The first big hit was a Jay Payton RBI triple. He would come to score on a Todd Pratt RBI single. This was the first of a career best four hits from Pratt who did a more than adequate job filling in for the injured Piazza. Overall, Pratt was 4-for-5 with a run, double, and an RBI.

Pratt and Edgardo Alfonzo were the two Mets with four hits. Derek Bell and Zeile would have three hit days, and every Mets player in the lineup would have at least one hit with the position players all getting two hits. In total, the Mets would accumulate a season high 23 hits.

After the Pratt RBI single, Reed would sacrifice him to second, and Rickey Henderson would walk. That chased Yoshii. It also turned out to be a mistake as Rich Croushore was not up to the task.

Croushore would walk Bell before issuing back-to-back walks to Alonzo and Ventura loading the bases. Bell singled, and Croushore walked the bases loaded again before giving up a Zeile RBI single. In total, it was a six run inning putting the Mets on their way to a 13-6 victory.

Reed showed no real ill effects of the palm injury which had cost him a start. Not only would he last the seven innings, but he would also have a base hit in addition to two sacrifice bunts. Not only did Reed get healthy and once again pitch like the Mets real ace, but the Mets offense also got healthy. As a result, this team snapped its three game losing streak.

Game Recap: Vance Wilson was called-up to back-up Todd Pratt with Mike Piazza dealing with a wrist injury. Eric Cammack was sent down to make room for Wilson on the roster. Piazza will not be doing on the DL. Ordonez made his fifth error on the season.

Editor’s Note: With there being no games to begin the season, this site will follow the 2000 season and post recaps as if those games happened in real time. If nothing else, it is better to remember this pennant winning season and revisit some of the overlooked games than it is to dwell on the complete lack of baseball.

2000 Game Recap: Mets Shoot Selves In Foot Continuously In 12 Inning Loss

Look, it was one thing to get shut down by Denny Neagle. He’s a very good pitcher who has a few Cy Young caliber seasons under his belt. It is a whole other thing to get shut down by Steve Parris. While Parris is coming off a decent year, he was coming off a start where the Dodgers battered him for five runs over two innings, and he had an 8.47 ERA entering the game.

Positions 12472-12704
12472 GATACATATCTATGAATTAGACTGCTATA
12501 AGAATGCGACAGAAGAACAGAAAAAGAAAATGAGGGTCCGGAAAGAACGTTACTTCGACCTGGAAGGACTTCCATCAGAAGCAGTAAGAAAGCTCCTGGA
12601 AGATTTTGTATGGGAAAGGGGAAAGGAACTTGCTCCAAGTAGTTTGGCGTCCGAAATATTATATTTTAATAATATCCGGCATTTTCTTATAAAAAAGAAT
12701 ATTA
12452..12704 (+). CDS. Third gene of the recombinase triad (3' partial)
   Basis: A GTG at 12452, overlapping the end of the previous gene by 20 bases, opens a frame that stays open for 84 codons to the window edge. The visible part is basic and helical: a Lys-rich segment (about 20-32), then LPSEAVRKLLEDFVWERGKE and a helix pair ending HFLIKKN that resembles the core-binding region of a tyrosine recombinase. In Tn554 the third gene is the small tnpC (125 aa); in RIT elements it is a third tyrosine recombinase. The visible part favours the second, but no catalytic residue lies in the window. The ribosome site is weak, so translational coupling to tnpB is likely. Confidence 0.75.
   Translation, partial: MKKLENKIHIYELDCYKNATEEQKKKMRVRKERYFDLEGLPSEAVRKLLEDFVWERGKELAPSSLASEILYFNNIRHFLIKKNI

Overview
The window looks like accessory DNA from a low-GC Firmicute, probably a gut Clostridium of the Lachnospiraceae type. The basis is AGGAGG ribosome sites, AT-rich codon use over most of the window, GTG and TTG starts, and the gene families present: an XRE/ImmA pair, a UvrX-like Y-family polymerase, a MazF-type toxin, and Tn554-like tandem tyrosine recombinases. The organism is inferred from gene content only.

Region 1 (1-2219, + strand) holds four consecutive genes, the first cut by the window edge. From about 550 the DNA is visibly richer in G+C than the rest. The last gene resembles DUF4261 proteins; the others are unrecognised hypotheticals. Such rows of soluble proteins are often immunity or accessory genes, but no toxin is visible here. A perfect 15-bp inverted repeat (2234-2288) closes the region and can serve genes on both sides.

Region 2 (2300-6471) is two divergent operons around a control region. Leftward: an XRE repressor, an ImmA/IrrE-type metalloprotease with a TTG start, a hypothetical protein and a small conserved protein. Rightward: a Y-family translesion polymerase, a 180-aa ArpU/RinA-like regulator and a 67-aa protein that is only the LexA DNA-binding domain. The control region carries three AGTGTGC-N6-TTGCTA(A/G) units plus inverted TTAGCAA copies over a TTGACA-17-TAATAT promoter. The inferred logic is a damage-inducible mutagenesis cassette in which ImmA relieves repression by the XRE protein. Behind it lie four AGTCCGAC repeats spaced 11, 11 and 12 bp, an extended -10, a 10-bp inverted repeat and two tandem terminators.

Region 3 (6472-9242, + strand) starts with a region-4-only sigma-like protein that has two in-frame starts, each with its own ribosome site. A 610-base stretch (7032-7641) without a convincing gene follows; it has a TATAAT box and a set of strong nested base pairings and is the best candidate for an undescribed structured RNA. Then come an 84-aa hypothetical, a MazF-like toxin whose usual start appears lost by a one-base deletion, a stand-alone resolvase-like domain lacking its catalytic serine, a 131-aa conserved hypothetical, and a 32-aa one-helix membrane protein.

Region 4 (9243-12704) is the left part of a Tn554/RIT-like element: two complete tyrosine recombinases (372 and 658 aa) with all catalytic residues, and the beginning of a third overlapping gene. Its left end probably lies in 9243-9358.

Before delving into all that went wrong, there should be focus on what went right – Glendon Rusch.

Rusch entered Spring Training having to win a job in the rotation, and even if he was not the sentimental favorite among fans, Rusch did win that spot. He has backed up that Spring Training performance by having a terrific start to the season.

This start against the Reds marked his third straight start where he pitched at least 7.0 innings while allowing two runs or less. One of the big keys is using a quick tempo and not beating himself. So far, over his 22.2 innings this year, he has walked just two batters.

Really, the one thing which is plaguing him right now is the long ball. That issue arose again when Ken Griffey, Jr. hit a solo homer off of him to give the Reds an early 1-0 lead. Fortunately for Rusch, he’d shut down the Reds from there on out, and he would take the no decision. He more than deserved a win (again), but at least he didn’t take the loss.

The reason Rusch didn’t take the loss was because Robin Ventura hit a solo homer to lead off the fourth. The problem for Ventura and the Mets was this was the only run they would score on the day. Really, they have no one to blame but themselves for that as they wasted opportunity after opportunity.

In the first, Ventura hit into an inning ending double play with runners on first and second. Todd Pratt would hit into a double play to end the second ending any chances of a rally getting going. In the third, Edgardo Alfonzo flew out with runners on first and second.

The Mets next chance to score came in the eighth. Derek Bell drew a two out walk, and he advanced to second on a passed ball. After Alfonzo walked, there was yet another situation with runners on first and second. This time, Ventura struck out swinging to end the inning.

As bad as those earlier missed chances were, the ninth would be a bit of a horror show for the Mets.

Todd Zeile would lead-off the inning with a single. This led to Bobby Valentine pegging Rickey Henderson, the all-time stolen base leader as a pinch runner. Henderson, clearly miffed at the throwing over and uncalled balks, took off for second on a 3-2 pitch to Matt Franco.

Not only would Franco swing and miss at what should’ve been ball four, but Henderson, who didn’t get a good break and wasn’t exactly hustling, was thrown out by a VERY wide margin by Benito Santiago. Henderson didn’t even bother getting into a rundown or anything. He just took the tag and walked off the field.

And yet, after that, the Mets still had a chance in the ninth. Pratt drew a walk, and he would be standing on third after a Rey Ordonez double. This led to some very curious decision making by Valentine. With Mike Piazza on the bench, the best hitter on the team, he stuck with Melvin Mora, who drew a walk to load the bases, and then Jon Nunnally, who flew out to end the inning and send the game into extras.

Nothing really happened in extras until the 12th inning when Armando Benitez entered the game and lost the strike zone. Sandwiched between a Boone sacrifice bunt were two walks (one intentional, one not). The Reds then took the lead on a Travis Dawkins RBI single.

In the 12th, the Mets yet again had a chance to win. After Mora grounded out against Scott Sullivan, Nunally drew a walk and advanced to second on a wild pitch. That put him in scoring position with less than two outs. After a Derek Bell walk, the Mets once again had first and second, and once again, they did nothing with it.